Update 8/10/2022: On Wednesday, the Tribune reported that Riot Fest terminated their relationship with Scott Fisher because of his tone at this community meeting.
On Tuesday afternoon, about a dozen residents gathered near the soccer field at Douglass Park for a community meeting about Riot Fest that left them with more questions than answers.
It was the first community meeting led by Riot Fest since the three-day music festival moved to Douglass Park seven years ago, after getting kicked out of Humboldt Park. According to a Chicago Park District spokesperson, large-scale events are required to host a community meeting no less than 45 days prior to the event as part of a community engagement process.
The meeting, which lacked an agenda, was led by Scott Fisher, an independent contractor hired by Riot Fest. According to contracts Riot Fest signed with the Park District in 2015 and 2016, Fisher is the founder and president of Special Event Services Group (SESG), which Riot Fest hires as its primary service provider. Fisher said this would be the only community meeting before Riot Fest takes place in September.
Residents complained that the meeting was poorly advertised, lacked structure, and ignored their concerns.
“Today was not a good meeting because it was set up to the disadvantage of the community,” longtime nearby resident Denise Ferguson said. “It took place at about 12:30 on a Tuesday afternoon; a few people here had to take off from work to attend. Most of the neighbors who live across the street, who are directly impacted by the festival, aren’t here and probably didn’t know about it.”
Fisher said flyers about the meeting were mailed out last week.
Standing in the shade of trees flanking the soccer field, residents grilled Fisher for almost an hour about the festival. One resident asked why Riot Fest chose Douglass Park as the site of its event.
“These types of festivals don’t belong in a working-class community,” she said. “There’s other places downtown or on the north side, so I’m really curious as to why you chose Douglass Park.”
“I was not involved in the picking of this, so I can’t answer that,” Fisher responded.
“But you’re here and this is the community meeting for Riot Fest,” another resident shouted.
“Listen if you can’t understand pure English and the fact that I can’t answer that question . . .” Fisher said before getting drowned out by angry residents.
Another resident asked how much money Riot Fest gives to the local alderpeople.
“We do not give any money to the aldermen,” Fisher replied.
In 2020, SESG, the event company Fisher is president of, donated $2,000 to Alderperson George Cardenas, the local alderperson who has final say over the festival.
“How are you going to keep concert-goers safe?” one resident asked, referencing an incident from last year when a man died after falling on the Kedzie Pink Line tracks hours after Riot Fest.
“To my knowledge, that guy was not a part of Riot Fest,” Fisher said. “Just because something happens during Riot Fest doesn’t mean they’re actually at Riot Fest.”
“It doesn’t make any sense to host a community meeting if anything the community says will not make a difference in how Riot Fest does things,” another resident said. “It’s a waste of everyone’s time.”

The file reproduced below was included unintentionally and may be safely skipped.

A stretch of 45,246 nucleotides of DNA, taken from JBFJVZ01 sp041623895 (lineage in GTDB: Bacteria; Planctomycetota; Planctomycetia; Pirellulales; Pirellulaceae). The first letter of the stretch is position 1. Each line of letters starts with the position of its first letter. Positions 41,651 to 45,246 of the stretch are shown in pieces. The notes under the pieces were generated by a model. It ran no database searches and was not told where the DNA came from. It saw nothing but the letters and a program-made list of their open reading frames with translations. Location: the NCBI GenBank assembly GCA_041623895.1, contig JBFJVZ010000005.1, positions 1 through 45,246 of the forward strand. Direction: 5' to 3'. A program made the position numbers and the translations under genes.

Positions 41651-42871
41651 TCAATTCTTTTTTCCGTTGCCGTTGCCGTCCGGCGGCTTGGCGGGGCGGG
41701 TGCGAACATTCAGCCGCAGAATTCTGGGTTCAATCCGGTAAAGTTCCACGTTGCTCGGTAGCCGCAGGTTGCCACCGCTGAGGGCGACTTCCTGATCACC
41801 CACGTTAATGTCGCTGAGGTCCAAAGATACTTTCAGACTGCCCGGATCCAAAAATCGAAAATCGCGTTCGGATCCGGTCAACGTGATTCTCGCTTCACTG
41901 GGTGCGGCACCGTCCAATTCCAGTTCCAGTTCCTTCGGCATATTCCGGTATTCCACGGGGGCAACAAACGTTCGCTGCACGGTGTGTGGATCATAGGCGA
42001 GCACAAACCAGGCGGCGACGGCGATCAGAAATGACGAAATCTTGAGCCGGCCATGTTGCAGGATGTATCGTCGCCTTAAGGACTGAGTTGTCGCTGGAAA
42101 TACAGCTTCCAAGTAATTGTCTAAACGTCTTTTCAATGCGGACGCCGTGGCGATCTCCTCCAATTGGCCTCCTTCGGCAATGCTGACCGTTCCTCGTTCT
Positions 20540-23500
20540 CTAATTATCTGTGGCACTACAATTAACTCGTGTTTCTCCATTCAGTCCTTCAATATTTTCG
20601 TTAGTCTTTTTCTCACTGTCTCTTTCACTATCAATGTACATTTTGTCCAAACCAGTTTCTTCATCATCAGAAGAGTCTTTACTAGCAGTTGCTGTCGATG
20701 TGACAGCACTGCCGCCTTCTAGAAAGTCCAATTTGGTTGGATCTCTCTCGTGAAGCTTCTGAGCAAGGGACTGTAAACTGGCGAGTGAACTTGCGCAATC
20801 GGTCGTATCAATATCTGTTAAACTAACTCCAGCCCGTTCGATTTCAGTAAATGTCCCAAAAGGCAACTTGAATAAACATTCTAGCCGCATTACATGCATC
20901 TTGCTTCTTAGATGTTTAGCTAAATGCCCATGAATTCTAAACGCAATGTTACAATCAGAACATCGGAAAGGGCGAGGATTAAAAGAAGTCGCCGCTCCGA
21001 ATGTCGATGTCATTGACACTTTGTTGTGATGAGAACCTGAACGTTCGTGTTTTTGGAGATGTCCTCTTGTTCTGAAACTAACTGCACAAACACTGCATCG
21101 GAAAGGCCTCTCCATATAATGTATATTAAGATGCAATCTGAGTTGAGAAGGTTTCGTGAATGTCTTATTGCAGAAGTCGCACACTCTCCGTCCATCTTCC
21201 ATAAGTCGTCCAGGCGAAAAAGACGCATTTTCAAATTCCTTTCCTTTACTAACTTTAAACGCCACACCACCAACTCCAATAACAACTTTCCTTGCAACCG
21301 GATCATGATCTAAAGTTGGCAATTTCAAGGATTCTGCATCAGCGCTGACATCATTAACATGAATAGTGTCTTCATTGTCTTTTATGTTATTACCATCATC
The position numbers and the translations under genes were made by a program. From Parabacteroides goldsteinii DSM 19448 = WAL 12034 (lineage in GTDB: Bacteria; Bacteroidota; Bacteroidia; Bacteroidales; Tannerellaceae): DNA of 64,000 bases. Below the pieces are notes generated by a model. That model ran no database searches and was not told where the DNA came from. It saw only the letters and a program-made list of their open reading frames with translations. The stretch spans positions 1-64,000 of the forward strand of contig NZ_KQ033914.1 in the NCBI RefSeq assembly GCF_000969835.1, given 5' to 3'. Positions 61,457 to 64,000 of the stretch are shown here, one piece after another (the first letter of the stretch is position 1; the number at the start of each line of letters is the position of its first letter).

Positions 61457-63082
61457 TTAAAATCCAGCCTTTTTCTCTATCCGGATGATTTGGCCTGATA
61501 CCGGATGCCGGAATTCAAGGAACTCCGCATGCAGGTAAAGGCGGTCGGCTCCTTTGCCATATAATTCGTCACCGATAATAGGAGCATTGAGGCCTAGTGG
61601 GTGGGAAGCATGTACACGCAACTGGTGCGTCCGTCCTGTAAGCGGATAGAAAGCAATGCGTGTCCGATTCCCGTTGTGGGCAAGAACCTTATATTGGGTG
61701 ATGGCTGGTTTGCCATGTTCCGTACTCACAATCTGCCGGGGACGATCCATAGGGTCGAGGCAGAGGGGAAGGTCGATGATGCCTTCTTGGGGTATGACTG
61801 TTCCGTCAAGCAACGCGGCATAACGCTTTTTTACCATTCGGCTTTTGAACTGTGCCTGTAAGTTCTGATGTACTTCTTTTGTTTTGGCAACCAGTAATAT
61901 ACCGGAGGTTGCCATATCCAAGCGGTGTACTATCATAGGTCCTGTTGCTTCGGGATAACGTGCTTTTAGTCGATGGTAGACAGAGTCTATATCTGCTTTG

“We’ve listened to you, but the only thing short of me telling you we will not have Riot Fest here anymore, will make you happy, am I correct?” Fisher asked.
There were no Spanish interpreters available at the meeting, which made it difficult for residents like Jorge Angel, who doesn’t speak English.
“It seemed like [Fisher] evaded all of our questions, but I couldn’t understand much,” Angel said in Spanish. “I was expecting a translator because half of this neighborhood speaks Spanish.”
Since Riot Fest moved to Douglass Park, two more festivals have joined: Lyrical Lemonade’s Summer Smash, which takes place in June, and Heatwave, in July. For residents, that means the park is now unavailable to the public for 46 days, or about a quarter of the summer.
“Now that we have three festivals, it feels like the park never has a chance to get fixed, and by the time it gets fixed, it’s festival season all over again,” Jose Manuel Almanza said.
Youth and adult soccer leagues are forced to find another park to play at for the summer while families are left without a playground for their kids.
“One thing that’s not talked about are the food vendors that provide food for the people who come to the soccer games,” Almanza said. “Those vendors have to pay a small fee to sell their food here. Now during the summer, those vendors lose access to their income and nobody matches that. The city doesn’t give them a discount, give them their money back, or give them an alternative. They just get shut out.
“Of course, working-class people have the least political capital, so it just feels like we’re all taken advantage of.”
Youth soccer coach Ernie Alvarez recounts his days in Douglass Park.
It’s music festival season again, and of course we’re still in the middle of a pandemic. According to the Centers for Disease Control and Prevention, 222.3 million U.S. residents are fully vaccinated against COVID-19—roughly 67 percent of the population. Vaccination is a great safeguard against serious illness or death, but it’s less effective against infection…
Does Riot Fest have any business taking over a public park in a largely Black and Brown neighborhood?